It appears that five of the 15 raises recently awarded to Guilford County department heads were illegal. The process that brought those raises about has called into question whether some of the raises were given without the authority of the Guilford County Board of Commissioners as required by law.
Guilford County administration handed out the raises to county department heads last month after a Thursday, Oct. 18 closed session of the county commissioners, during which the raises were supposedly approved in secret by the board.
Some of the 15 raises went to elected officials and to county department heads who work directly for the Board of Commissioners. In Guilford County, the commissioners are the ones with the power to hire, fire and set salaries for the county manager, the county attorney, the clerk to the board, the finance director and the tax director.
The board also sets the salaries for two of the county's elected officials the sheriff and the register of deeds, who also got raises in this process.
Despite the fact that the salaries of those county employees are determined by the board, some of the salaries increased with no known approval or authorization by the board.
Not only was there not any vote at least not in public as required by law there wasn't even any public discussion of the raises by staff or commissioners. The only reason the raises are known is because The Rhinoceros Times found out about the pay increases and reported on them in the Thursday, Nov. 22 edition.
Since the raises became public knowledge some commissioners have been critical of the process questioning the timing and wisdom of the raises as well as the secretive nature by which they were doled out.
Some Guilford County commissioners have also questioned the supposed "consensus" that staff claims was reached in closed session.
Regardless of what happened in the backroom meeting, what is well known is that the Guilford County Board of Commissioners never voted publicly to take any action on the salaries.
Guilford County Attorney Mark Payne, when asked by email who has the authority to set the salaries of the sheriff and the register of deeds, as well as those department heads who work directly for the Board of Commissioners, responded, "The Board of Commissioners sets the salaries for elected officials and clerk, etc. County HR will annually provide data on market for those positions and periodically, such as this year, equity data for those positions."
In the Oct. 18 closed session, Guilford County Assistant Manager Sharisse Fuller, who's also the county's human resources director, gave the presentation to the commissioners about the need for the raises. Fuller told the board the raises are not in fact "raises" but instead are "equity salary adjustments" that were made after the Guilford County Human Resources Department studied the pay levels of the Guilford County department heads and determined that the 15 directors were underpaid.
Fuller asserts that, if Guilford County hadn't awarded the raises, the county would be open to a lawsuit from disgruntled directors who didn't think they were being paid fairly.
Payne said the closed session presentation by Fuller and the discussion that followed were allowable because it was "a liability discussion" since the raises were meant to prevent a lawsuit from department heads who weren't receiving equal pay.
"Our primary discussion was the liability issue about our possible exposure to a lawsuit," Payne said of the closed session. He added that there were some "personnel issues" as well which the commissioners can legally discuss in closed session.
Payne said this week that, when it came to the elected officials and the county directors who work directly for the board, those salaries can only be changed "with the board's OK."
Payne said the Board of Commissioners could take action without a vote, and he said that, in this case, no vote by the board was necessary to authorize those raises.
"Approval without formal action is enough," Payne said.
He said "a consensus" of commissioners reached in the back room was sufficient.
Amanda Martin, an attorney for the NC Press Association, said there's absolutely no justification for the commissioners to approve a salary increase in private. She said that must be done in the open with a vote.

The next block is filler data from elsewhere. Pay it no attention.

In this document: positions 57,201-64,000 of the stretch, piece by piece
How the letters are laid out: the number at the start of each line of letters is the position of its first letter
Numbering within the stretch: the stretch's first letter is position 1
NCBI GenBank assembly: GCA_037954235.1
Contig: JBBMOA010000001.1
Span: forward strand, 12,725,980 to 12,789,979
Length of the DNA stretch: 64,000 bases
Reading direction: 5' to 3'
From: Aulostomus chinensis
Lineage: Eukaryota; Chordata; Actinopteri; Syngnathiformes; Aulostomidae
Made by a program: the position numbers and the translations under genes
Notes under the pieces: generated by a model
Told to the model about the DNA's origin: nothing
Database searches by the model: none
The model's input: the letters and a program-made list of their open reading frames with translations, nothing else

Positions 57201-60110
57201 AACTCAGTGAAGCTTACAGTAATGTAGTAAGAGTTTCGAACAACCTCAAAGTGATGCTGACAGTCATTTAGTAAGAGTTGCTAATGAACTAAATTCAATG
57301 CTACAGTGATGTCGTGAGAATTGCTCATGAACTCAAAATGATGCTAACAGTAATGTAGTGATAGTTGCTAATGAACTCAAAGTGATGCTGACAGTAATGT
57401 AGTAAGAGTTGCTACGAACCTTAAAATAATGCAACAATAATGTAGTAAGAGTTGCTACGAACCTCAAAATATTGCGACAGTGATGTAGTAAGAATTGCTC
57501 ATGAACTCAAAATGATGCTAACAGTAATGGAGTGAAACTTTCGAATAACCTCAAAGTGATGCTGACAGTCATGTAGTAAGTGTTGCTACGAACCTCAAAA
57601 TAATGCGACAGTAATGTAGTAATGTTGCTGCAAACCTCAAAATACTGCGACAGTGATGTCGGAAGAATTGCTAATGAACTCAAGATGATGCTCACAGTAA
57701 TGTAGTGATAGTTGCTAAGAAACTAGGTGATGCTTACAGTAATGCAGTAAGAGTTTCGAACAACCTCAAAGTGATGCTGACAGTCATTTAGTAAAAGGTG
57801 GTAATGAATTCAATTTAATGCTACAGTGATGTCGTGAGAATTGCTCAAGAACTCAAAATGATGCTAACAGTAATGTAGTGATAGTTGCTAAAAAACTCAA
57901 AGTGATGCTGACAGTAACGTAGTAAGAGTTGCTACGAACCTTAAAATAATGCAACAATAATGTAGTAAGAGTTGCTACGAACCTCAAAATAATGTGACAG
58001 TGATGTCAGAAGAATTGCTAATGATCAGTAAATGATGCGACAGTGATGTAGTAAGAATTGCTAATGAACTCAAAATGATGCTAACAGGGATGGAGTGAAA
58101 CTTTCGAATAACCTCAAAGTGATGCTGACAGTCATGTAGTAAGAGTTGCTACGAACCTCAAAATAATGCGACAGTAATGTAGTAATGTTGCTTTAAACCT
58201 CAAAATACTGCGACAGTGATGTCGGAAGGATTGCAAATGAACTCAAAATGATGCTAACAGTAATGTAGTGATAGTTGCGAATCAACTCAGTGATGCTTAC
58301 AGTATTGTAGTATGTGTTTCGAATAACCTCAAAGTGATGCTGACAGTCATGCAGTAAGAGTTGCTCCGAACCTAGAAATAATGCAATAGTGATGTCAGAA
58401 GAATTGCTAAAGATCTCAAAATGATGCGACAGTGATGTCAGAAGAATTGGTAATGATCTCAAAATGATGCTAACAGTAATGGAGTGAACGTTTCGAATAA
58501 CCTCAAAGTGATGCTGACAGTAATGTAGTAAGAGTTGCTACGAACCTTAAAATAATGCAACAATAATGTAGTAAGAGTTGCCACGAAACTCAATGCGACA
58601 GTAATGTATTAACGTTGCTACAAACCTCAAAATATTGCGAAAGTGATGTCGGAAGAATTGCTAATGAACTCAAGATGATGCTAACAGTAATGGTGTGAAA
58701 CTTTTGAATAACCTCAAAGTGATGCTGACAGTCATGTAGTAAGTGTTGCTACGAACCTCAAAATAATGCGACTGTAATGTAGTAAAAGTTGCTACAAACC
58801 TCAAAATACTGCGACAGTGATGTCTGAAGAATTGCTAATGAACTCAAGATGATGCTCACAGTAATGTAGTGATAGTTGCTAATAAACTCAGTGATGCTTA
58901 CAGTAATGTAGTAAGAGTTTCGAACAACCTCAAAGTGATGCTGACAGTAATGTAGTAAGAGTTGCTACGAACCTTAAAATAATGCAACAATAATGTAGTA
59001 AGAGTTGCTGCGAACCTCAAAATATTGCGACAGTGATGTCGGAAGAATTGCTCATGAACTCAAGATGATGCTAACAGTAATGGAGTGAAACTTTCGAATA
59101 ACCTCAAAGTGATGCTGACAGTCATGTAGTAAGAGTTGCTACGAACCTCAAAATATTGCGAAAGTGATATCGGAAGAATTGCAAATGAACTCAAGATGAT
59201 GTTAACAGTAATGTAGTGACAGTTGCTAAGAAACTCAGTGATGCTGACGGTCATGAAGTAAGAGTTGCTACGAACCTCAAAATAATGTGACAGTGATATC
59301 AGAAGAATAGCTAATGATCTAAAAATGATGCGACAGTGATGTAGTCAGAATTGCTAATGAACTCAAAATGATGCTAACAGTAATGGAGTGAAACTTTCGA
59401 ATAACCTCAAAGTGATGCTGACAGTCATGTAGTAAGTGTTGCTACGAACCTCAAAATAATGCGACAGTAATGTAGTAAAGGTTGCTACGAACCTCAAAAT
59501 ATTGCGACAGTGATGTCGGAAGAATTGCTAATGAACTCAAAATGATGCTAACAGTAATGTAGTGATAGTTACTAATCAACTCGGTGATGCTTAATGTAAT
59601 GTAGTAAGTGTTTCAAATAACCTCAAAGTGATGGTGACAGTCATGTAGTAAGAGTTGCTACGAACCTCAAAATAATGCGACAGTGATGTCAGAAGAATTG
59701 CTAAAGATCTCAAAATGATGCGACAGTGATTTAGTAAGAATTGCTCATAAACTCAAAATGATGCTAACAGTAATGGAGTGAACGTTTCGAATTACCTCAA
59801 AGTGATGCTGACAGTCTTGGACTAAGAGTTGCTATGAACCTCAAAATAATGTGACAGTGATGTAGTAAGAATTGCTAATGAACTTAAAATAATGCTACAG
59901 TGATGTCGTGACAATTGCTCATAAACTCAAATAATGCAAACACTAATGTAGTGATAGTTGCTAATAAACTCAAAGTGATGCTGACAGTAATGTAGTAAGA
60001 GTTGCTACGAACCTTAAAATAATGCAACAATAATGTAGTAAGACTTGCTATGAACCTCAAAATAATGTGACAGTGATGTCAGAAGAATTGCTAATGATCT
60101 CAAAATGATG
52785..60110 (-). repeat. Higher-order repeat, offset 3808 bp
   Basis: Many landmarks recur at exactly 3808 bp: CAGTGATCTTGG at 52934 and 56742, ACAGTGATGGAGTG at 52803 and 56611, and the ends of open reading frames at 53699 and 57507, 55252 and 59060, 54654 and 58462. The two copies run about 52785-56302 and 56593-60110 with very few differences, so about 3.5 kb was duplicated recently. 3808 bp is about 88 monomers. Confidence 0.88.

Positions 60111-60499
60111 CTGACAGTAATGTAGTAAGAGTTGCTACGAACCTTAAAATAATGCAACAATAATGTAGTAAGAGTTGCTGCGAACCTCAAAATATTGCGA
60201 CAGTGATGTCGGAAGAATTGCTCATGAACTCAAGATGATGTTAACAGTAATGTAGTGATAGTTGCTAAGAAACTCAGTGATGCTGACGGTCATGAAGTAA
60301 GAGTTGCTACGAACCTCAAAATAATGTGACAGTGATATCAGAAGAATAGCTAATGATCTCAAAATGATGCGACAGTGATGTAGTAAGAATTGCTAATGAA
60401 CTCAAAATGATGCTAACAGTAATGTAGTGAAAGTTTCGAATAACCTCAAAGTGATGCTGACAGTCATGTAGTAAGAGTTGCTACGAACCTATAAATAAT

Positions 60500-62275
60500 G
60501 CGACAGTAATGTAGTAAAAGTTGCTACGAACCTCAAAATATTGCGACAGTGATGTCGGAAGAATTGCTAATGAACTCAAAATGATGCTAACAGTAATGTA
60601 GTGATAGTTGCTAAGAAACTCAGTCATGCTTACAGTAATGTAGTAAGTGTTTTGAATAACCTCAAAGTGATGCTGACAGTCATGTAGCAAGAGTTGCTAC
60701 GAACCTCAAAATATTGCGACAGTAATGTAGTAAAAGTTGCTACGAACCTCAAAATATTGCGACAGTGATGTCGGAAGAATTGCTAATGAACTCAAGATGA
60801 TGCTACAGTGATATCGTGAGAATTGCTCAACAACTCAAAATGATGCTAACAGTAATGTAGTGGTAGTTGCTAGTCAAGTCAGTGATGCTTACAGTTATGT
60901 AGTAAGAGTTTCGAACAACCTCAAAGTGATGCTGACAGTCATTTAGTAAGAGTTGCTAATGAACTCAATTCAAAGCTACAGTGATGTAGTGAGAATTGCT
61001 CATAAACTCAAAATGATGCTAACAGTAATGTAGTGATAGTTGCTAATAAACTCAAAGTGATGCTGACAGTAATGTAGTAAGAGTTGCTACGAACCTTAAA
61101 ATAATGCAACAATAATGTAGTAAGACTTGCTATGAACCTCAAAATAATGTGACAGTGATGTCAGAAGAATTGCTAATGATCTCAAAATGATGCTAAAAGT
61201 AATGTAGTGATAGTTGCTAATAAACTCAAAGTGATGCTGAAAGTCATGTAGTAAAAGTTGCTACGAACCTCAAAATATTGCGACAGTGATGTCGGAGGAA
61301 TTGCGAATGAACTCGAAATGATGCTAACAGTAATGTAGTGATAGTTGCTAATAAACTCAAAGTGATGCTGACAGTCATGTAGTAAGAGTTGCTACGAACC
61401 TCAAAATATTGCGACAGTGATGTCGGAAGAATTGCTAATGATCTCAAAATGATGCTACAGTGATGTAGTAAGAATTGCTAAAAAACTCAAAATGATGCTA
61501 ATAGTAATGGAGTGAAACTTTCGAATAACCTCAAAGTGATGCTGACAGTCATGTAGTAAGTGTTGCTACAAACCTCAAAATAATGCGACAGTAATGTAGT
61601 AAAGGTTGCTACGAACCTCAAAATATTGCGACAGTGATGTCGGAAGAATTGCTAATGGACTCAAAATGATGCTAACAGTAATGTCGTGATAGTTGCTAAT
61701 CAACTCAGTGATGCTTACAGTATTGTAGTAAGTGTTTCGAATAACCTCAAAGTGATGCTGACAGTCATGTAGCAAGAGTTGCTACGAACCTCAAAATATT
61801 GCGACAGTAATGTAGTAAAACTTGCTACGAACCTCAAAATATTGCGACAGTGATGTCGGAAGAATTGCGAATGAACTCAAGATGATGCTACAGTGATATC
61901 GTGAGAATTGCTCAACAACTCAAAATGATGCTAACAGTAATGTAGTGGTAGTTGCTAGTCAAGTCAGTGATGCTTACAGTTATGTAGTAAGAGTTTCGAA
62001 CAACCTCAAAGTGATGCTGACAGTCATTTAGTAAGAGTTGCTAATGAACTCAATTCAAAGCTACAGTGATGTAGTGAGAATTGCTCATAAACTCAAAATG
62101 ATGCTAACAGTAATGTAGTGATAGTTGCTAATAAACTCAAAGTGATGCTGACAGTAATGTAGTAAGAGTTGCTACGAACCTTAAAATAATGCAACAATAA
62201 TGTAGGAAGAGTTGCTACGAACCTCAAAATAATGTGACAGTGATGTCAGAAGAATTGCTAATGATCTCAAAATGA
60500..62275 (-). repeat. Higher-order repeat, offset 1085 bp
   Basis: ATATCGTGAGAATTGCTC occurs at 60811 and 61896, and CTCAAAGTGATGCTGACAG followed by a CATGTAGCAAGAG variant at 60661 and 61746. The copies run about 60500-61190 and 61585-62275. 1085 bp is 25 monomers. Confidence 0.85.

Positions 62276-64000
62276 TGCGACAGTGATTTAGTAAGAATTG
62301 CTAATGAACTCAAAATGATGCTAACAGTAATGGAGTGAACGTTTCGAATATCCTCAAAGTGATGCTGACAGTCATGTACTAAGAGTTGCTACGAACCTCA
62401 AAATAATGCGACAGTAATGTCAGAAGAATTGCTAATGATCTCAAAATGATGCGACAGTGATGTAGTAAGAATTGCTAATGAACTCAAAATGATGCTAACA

Martin said the state's open meetings law speaks very clearly on this issue.
"It says that the public's business must take place in open session," Martin said. "It gives the exceptions, and it says anything that does not fall under those exceptions must take place in open session."
She said the Board of Commissioners is entitled to go into closed session to talk about employee performance.
"They can discuss, 'Do we like her? Is she doing a good job?'" Martin said.
However, she added, the commissioners cannot vote in private to give raises.
"When they make the decision to raise the salary, they must do that in open session," Martin said.
She said the state's open meetings law clearly applies whether you call the pay increases "raises" or "salary adjustments."
"It's essentially a change to the budget," she's said of all pay increases.
Martin said a backroom consensus of commissioners does not qualify as a legitimate vote. According to Martin, in a vote, each commissioner is accountable and on record as to where he or she stands.
"You say, 'I am Commissioner X, and I vote this way'" Martin said.
Frayda Bluestein, professor of public law and government with the NC Institute of Government, said that a board of commissioners can go into closed session to talk about "specific employees" and his or her performance, and, she added, they can even come to an agreement on how the board will vote once it holds a vote in public. However, she said, discussion of general county policy has to be public and, when it comes to raising salaries, she said, a board of commissioners is required by law to take that action in public.
"I don't see any authority for making the decision in closed session," Bluestein said.
NC General Statute 143-318.11 discusses the permitted purposes of closed sessions. That statute states, "It is the policy of this State that closed sessions shall be held only when required to permit a public body to act in the public interest as permitted in this section. A public body may hold a closed session and exclude the public only when a closed session is required."
It lists the permitted uses such as discussion on the relocation or expansion of business. The Guilford County Board of Commissioners has those discussions in closed session periodically when considering incentives packages for businesses that locate or expand in the county. In those cases the board discusses the matter in private; however, they take a public vote later to grant any incentives.
There are other exceptions to the open meetings law such as discussing a personnel issue, keeping an impending award or honor for a county employee from being disclosed, or hearing a briefing on a terrorist attack.